Say Hello To Water Based Nuclear Battery
Researchers at the University of Missouri have created a long lasting and more efficient nuclear battery that could be used for many applications such as a reliable energy source in automobiles, emergency devices, and perhaps even space flight.
‘Betavoltaics, a battery technology that generates power from radiation, has been studied as an energy source since the 1950s,’ said associate professor Jae W. Kwon, of the College of Engineering at MU. ‘Controlled nuclear technologies are not inherently dangerous. We already have many commercial uses of nuclear technologies in our lives including fire detectors in bedrooms and emergency exit signs in buildings,’ Kwon expressed.
The battery uses a radioactive isotope called strontium-90 that boosts electrochemical energy in water based solution. A nanostructured titanium dioxide electrode (the common element found in sunscreens and UV blockers) with a platinum coating collects and effectively converts energy into electrons. Water efficiently absorbs large amounts of nuclear energy, generating free radicals.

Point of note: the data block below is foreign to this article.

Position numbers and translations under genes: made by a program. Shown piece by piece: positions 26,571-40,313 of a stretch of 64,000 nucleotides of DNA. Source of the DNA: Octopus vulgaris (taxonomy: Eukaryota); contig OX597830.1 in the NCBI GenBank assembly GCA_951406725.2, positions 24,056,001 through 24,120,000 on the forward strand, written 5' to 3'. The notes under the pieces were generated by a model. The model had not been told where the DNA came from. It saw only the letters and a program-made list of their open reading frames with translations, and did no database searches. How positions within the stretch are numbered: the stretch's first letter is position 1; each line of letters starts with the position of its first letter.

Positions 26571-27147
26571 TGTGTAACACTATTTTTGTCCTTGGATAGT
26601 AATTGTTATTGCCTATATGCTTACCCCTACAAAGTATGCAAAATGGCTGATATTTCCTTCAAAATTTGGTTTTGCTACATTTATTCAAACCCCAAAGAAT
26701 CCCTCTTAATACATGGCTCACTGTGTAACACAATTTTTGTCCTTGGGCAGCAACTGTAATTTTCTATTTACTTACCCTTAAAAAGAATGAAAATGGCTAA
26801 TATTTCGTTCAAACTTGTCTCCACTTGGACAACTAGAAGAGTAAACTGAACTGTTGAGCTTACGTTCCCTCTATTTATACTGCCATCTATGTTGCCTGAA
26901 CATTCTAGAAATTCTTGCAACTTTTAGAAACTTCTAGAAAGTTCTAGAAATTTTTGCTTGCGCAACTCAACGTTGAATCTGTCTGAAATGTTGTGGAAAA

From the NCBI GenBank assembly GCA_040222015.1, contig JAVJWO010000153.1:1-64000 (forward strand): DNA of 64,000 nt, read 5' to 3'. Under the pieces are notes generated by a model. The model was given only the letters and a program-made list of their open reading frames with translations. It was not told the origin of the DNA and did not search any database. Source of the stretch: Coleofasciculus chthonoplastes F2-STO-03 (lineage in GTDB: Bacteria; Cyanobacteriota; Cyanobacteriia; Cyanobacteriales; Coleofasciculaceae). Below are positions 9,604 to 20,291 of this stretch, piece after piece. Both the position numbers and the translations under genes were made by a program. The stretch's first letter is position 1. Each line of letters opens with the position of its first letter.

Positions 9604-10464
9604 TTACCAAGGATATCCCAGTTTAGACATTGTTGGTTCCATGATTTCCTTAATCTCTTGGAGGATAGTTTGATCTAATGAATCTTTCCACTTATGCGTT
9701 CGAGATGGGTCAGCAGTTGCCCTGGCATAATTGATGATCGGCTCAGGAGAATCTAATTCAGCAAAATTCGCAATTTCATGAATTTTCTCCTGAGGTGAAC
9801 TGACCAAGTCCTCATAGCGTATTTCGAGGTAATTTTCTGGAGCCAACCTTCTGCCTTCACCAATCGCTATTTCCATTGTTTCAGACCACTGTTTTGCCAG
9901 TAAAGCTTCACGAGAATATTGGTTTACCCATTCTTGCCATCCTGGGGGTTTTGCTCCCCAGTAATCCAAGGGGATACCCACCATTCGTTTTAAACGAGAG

Kwon further illustrated, “Water acts as a buffer and surface plasmons created in the device turned out to be very useful in increasing its efficiency”. This isn’t the first ever-nuclear battery but it is the first water-based nuclear battery. Unlike other forms of photocatalytic methods of water-splitting to produce energy, the high-energy beta radiation in this device produces free radicals in water and the kinetic energy gets trapped in water molecules so that the radiation can be converted into electricity. This is done using the platinum/titanium dioxide electrode previously described. As a result, water splitting is carried out efficiently. This research introduces a new route for the development of next generation power sources.